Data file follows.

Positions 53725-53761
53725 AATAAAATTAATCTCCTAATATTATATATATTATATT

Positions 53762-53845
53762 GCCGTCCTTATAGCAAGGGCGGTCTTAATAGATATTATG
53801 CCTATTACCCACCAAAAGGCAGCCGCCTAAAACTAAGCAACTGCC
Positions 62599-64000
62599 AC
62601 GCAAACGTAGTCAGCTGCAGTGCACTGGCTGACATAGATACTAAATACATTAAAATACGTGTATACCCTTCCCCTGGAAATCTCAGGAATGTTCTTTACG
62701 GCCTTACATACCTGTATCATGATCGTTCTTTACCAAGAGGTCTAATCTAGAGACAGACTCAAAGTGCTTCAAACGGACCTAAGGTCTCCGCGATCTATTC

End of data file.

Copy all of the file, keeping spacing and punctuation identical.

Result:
Positions 53725-53761
53725 AATAAAATTAATCTCCTAATATTATATATATTATATT

Positions 53762-53845
53762 GCCGTCCTTATAGCAAGGGCGGTCTTAATAGATATTATG
53801 CCTATTACCCACCAAAAGGCAGCCGCCTAAAACTAAGCAACTGCC
Positions 62599-64000
62599 AC
62601 GCAAACGTAGTCAGCTGCAGTGCACTGGCTGACATAGATACTAAATACATTAAAATACGTGTATACCCTTCCCCTGGAAATCTCAGGAATGTTCTTTACG
62701 GCCTTACATACCTGTATCATGATCGTTCTTTACCAAGAGGTCTAATCTAGAGACAGACTCAAAGTGCTTCAAACGGACCTAAGGTCTCCGCGATCTATTC